Mumbai: In a shocking interview to BBC, one of the men convicted for brutally raping and murdering a 23-year-old in Delhi in 2012 has said that ‘a girl is far more responsible for rape than a boy.’
Mukesh Singh’s statement has stirred controversy, bringing back horrific memories of the heinous crime that shocked the national capital in December 2012.
In the interview from jail, Mukesh Singh, whose death sentence is currently on appeal, said that women who went out at night had only themselves to blame if they attracted the attention of gangs of male molesters, as reported by The Telegraph.
His victim was a paramedical student. She was attacked by six men on December 16, 2012 after they got on a private bus while going home from a theatre.
Her friend was battered with an iron rod, which was later used to torture her. The couple were then thrown from the bus.
The victim succumbed to her injuries 13 days later at a Singapore hospital.
Mukesh, in the interview for a BBC documentary, claimed that had the girl and her friend not tried to fight back, the gang would not have not have inflicted the savage beating, which led her to die from her injuries two weeks later.
Describing the killing as an "accident", he said: “She should just be silent and allow the rape.” He said that he along with other rapists would have let off the victim after ‘doing her’, only if she wouldn’t retaliate. The interview will be aired on March 08, coinciding with Women’s Day.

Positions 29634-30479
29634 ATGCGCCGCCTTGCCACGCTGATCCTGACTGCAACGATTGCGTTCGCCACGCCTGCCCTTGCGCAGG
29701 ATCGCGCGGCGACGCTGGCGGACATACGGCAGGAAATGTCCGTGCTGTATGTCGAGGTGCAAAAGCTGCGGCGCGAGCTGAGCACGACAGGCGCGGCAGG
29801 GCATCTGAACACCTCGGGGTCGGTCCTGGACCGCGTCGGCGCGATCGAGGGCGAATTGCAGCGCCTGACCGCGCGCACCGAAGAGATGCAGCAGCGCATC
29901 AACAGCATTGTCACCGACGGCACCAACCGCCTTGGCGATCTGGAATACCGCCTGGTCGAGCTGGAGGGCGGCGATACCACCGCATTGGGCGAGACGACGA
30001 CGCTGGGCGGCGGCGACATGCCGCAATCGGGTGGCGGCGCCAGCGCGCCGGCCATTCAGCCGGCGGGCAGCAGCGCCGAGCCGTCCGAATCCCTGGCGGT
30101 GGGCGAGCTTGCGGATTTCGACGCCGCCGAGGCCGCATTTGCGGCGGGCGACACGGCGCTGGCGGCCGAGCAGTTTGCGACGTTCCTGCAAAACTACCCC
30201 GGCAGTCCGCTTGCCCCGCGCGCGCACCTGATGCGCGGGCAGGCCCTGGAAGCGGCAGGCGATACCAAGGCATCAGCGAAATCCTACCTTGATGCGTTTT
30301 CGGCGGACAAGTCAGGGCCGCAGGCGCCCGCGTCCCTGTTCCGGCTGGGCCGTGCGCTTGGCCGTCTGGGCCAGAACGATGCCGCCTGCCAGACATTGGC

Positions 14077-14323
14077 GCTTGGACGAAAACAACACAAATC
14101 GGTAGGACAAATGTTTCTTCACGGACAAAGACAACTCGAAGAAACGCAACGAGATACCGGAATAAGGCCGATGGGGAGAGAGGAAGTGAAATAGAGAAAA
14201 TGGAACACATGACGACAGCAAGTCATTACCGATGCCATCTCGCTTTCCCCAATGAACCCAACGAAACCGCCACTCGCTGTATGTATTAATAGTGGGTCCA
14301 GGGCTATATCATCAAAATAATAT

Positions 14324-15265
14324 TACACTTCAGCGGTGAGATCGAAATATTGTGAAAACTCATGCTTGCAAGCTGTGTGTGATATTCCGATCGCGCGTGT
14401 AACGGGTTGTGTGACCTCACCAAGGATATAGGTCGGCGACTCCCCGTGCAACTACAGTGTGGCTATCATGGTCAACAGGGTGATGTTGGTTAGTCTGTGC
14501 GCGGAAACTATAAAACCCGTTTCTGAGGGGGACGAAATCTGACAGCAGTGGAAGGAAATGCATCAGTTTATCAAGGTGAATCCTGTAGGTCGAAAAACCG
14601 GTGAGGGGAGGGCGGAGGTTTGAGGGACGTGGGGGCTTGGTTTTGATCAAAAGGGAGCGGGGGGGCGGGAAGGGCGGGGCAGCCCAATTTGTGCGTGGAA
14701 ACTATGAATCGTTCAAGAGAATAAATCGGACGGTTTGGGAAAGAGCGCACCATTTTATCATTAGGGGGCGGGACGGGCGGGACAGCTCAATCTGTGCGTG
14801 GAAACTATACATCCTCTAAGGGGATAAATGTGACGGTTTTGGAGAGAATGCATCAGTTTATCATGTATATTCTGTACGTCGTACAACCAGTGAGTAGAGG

The interview, which BBC Four will air on its Storyville programme to coincide with International Womens' Day this Sunday, will be seen by women's rights groups as compelling evidence of the appalling attitudes shown by many Indian men towards women.
Singh, a slum-dweller who was 26 at the time of the attack, was driving the bus when the abduction occurred.
"You can't clap with one hand – it takes two hands," he says in the interview. "A decent girl won't roam around at 9 o'clock at night. A girl is far more responsible for rape than a boy. Boy and girl are not equal. Housework and housekeeping is for girls, not roaming in discos and bars at night doing wrong things, wearing wrong clothes. About 20 per cent of girls are good."
"The death penalty will make things even more dangerous for girls," he says. "Before, they would rape and say, 'Leave her, she won't tell anyone.' Now when they rape, especially the criminal types, they will just kill the girl. Death."
In the BBC documentary, he adds that his stance has not changed: "This is my stand. I still today stand on that reply."
In the 2015-16 budget, Finance Minister Arun Jaitley pledged a 'top-up' of Rs.1,000 crore to the already existing Nirbhaya Fund for ensuring safety of women, while slashing the allocation to the women and child ministry by over half. The Nirbhaya fund was set under the UPA government following the horrific 16th December, 2012 gangrape in New Delhi.